Things can get ugly fast when family members disagree over money matters
Few things in life get people riled up as fast and deeply as money. Our attitudes toward financial matters are often deeply ingrained in us from childhood and are reflected in everything we do, every decision we make. Should we buy or rent? Spend or save?
It's no surprise, then, that we get passionate when talking about money with someone who holds different views. Unfortunately, what may start out as a calm discussion of different opinions can quickly degenerate into a full-fledged argument, especially when the people involved are members of the same family. What to do?
Don't worry. There are strategies you can use to keep things calm when talking about money. See below for tips on how to solve financial problems and keep the peace at the same time.
- Meet in a neutral location
- Stick to one topic
- Hire a professional
- Listen actively
- Be respectful
- Agree to disagree
According to state district court judge and author John Roach, people generally keep their voices down and control their emotions more when they're out and about rather than at home. He suggests a casual restaurant, while certified financial planner Holly Gillian Kindel recommends taking a walk in a more natural location like a park.
"Studies find people are better able to process information and come up with creative ideas while engaged in physical activity in nature," Kindel says.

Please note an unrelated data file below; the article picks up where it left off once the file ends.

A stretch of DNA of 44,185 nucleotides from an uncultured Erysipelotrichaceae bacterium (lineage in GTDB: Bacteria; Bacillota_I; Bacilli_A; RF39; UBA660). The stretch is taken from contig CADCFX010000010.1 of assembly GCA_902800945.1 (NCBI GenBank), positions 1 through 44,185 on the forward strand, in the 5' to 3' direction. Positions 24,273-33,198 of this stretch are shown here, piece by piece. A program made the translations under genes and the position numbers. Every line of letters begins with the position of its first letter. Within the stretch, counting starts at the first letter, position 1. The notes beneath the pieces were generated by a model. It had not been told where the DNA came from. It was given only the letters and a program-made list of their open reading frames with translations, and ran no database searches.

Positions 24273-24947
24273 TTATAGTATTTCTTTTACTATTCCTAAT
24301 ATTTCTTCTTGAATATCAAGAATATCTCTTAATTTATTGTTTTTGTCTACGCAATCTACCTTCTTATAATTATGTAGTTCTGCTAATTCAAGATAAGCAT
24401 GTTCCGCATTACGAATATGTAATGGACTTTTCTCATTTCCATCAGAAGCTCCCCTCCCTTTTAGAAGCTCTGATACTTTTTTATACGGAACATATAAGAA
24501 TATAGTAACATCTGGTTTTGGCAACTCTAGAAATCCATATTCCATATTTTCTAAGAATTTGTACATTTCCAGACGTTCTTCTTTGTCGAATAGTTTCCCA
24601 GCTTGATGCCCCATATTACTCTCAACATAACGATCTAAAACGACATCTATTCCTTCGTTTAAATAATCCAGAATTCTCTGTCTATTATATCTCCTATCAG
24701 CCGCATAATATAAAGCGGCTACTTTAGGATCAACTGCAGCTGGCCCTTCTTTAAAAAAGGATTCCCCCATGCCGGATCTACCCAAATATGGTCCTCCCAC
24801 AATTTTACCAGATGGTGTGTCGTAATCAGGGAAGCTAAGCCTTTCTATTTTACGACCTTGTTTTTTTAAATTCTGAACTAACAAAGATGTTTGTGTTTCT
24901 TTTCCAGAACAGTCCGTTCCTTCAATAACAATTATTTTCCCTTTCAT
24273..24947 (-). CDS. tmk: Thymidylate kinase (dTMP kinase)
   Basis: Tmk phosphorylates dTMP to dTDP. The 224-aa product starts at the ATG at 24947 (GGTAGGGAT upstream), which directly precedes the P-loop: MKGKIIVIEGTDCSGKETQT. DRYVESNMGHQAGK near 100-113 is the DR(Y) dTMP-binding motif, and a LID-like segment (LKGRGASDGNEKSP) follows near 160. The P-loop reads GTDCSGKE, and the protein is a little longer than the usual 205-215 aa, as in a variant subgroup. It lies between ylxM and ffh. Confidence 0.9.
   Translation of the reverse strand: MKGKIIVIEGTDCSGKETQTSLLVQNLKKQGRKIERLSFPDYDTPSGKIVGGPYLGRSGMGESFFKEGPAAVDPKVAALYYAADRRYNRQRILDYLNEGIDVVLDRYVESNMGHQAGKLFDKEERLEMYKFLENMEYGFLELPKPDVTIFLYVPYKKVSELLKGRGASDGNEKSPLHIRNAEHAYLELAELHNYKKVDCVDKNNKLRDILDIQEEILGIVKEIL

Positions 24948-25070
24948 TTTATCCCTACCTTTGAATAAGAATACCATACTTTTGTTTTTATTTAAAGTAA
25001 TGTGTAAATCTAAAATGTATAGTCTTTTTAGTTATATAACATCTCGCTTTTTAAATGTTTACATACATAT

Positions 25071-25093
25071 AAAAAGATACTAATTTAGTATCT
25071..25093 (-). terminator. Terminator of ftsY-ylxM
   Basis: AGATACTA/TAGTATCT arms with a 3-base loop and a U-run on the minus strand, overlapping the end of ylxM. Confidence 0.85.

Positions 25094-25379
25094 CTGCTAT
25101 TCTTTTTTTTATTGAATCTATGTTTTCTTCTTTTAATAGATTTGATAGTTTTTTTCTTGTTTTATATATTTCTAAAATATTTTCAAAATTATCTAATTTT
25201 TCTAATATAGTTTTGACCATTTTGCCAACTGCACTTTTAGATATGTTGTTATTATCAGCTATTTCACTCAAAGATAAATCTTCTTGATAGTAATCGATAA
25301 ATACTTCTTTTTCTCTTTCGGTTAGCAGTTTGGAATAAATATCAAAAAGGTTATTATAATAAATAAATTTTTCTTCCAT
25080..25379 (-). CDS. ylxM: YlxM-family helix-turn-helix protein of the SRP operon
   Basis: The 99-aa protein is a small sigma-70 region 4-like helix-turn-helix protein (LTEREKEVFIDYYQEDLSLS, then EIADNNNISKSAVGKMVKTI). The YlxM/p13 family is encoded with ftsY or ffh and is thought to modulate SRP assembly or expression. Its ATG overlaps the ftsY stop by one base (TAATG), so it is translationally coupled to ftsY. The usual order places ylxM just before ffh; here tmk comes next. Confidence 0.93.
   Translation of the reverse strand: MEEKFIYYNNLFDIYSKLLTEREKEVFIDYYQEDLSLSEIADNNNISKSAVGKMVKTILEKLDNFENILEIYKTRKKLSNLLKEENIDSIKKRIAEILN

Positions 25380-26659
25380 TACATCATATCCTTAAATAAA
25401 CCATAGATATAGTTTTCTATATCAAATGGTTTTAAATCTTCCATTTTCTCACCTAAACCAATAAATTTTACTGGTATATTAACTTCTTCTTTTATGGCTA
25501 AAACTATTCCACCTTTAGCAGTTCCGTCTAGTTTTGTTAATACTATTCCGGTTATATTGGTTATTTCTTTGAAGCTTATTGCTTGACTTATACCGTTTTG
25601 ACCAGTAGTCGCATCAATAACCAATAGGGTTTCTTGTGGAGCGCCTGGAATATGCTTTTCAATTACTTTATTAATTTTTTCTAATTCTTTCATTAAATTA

We get overwhelmed when we try to cover too much ground at one time. Focus on one subject at a time. For example, if you and your siblings are trying to figure out how to handle a parent's daily care, focus on how much it will cost and how you'll pay for it first. You can talk about who will be in charge of the care later.
If you're trying to deal with a particularly thorny issue, you can help the discussion stay on track by hiring a neutral third party, like a financial planner or CPA. This person can also be responsible for handing out different tasks or requiring everyone to share necessary documents.
"Having a pro involved takes the pressure off of you," says wealth manager Robert Karn. "Let him be the bad guy."
It's all too easy to misunderstand what someone else is trying to say. One way to keep this from happening is to rephrase what the other person says in your own words to make sure that what they're saying and what you're hearing are the same thing. It also helps them to feel like you care about their point of view because you're actively engaging with them.
Ignore the temptation—however powerful it is—to assume you know what someone else is about to say and interrupt them. Show respect for what they're saying by waiting until they've finished before you respond.
Even if people do everything they can to respectfully and peacefully resolve their differences, there's no guarantee that either will change their mind. Sometimes you just have to let things go and move on.